The therapeutic properties of the ginkgo plant are said to include treatment for blood disorders and memory problems, enhancement of cardiovascular function and to improve eye health.
Gingko contains high levels of flavonoids and terpenoids, antioxidants that provide protection against oxidative cell damage from harmful free radicals. In this way, antioxidants are believed to help reduce the risk of cancer.
Also known as the maidenhair tree, ginkgo is one of the oldest species of tree in the world. The trees can grow more than 130 feet tall and can live for over 1,000 years. Some trees in China are said to be over 2,500 years old.
The tree is considered to be a "living fossil", meaning that it has continued to survive even after major extinction events.1
The extract can be taken as a supplement, and the dried leaves of the plant can be used to make tea.
- Gingko biloba is a top-selling supplement containing an extract that comes from a tree.
- It may help with cognitive function.
- Traditional uses include soothing a bladder infection and increasing sexual energy.
- People who use some types of antidepressants should not use this supplement.
Ginkgo biloba may offer a range of health benefits, including improving cognitive function. Traditional uses are wide-ranging, but not all of them have been confirmed by research.
Memory enhancement, dementia, and Alzheimer's
Ginkgo biloba special extract EGb 761 may assist with dementia, but more research is required.
According to the University of Maryland Medical Center (UMM), "Gingko is widely used in Europe for treating dementia." Doctors started to use it because they thought it improved blood flow to the brain, but more recent studies indicate that it may protect nerve cells from damage in Alzheimer's.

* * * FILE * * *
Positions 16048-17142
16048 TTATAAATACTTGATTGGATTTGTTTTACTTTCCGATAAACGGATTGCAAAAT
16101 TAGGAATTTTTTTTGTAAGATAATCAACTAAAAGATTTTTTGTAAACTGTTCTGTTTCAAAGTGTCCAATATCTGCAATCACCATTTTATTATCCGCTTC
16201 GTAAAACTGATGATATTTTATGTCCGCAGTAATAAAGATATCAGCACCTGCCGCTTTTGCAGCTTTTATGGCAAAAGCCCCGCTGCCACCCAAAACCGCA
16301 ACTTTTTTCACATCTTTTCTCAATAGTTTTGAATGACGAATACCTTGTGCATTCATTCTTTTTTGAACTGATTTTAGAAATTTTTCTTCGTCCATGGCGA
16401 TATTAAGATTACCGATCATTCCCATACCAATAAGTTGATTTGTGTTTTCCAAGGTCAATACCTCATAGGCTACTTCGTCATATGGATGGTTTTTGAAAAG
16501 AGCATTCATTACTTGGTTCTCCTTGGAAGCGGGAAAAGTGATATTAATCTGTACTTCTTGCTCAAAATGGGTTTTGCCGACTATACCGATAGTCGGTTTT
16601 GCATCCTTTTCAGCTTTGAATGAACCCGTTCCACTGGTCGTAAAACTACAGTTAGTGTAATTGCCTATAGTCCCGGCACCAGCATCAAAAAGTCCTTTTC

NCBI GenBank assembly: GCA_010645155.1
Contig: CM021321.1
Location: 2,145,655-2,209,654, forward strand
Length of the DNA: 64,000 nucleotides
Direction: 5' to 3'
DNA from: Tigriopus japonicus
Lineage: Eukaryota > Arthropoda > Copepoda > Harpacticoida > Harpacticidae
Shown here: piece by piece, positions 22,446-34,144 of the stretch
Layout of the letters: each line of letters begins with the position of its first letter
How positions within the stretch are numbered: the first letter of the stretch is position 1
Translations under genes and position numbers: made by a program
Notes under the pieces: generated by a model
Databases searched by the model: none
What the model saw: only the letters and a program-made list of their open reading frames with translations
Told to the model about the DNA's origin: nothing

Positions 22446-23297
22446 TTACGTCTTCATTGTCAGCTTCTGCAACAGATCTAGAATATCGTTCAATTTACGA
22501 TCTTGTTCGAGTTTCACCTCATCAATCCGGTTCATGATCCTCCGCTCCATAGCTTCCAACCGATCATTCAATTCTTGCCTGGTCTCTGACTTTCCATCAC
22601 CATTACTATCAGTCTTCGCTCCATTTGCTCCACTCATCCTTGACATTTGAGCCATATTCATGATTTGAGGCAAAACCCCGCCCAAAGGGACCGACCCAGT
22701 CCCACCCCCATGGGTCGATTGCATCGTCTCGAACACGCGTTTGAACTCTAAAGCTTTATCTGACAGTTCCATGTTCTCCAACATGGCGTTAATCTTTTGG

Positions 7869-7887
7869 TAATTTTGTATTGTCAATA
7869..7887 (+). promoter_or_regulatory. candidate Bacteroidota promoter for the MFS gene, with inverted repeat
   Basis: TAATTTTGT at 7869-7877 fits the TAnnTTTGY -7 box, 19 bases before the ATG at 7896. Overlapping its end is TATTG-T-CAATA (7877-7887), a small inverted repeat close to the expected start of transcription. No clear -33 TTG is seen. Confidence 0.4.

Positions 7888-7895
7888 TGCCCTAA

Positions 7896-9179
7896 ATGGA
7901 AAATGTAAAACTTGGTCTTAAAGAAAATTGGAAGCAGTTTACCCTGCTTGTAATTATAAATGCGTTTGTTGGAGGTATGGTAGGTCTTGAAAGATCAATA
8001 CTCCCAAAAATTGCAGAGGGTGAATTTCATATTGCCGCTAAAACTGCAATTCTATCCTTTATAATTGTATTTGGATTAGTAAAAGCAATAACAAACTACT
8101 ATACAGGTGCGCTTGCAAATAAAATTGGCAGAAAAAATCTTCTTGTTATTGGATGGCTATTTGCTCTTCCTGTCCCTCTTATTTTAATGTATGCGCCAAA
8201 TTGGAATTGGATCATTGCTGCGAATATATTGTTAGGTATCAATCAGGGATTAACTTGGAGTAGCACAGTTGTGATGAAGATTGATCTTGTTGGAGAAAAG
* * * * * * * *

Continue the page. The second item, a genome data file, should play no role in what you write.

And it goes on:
There is some evidence indicating that ginkgo can help people with dementia, although more studies are required to confirm this.
The benefits may include:
- improved thinking and memory
- better social behavior
- better ability to perform everyday tasks
One study found that an extract of ginkgo biloba, known as EGb 761, was clinically effective in treating Alzheimer's dementia.
Other research, sup>5, published in JAMA, similarly concluded that EGb 761 was safe to use and possibly effective in stabilizing and possibly improving cognitive and the social functioning patients with dementia for between 6 and 12 months.
Researchers believe that ginkgo improves cognitive function because it promotes good blood circulation in the brain and protects the brain and other parts from neuronal damage.
However, other research suggests that ginkgo may not improve memory among people who are healthy.
Ginkgo may help alleviate the symptoms of anxiety.
However, people who take Xanax for anxiety should not use ginkgo, because ginkgo may reduce the drug's effectiveness.
One small study observed improvements in the vision of people with glaucoma who took 120 milligrams a day of gingko over a period of 8 weeks. Some studies have also suggested that gingko may help people with macular degeneration to keep their sight for longer.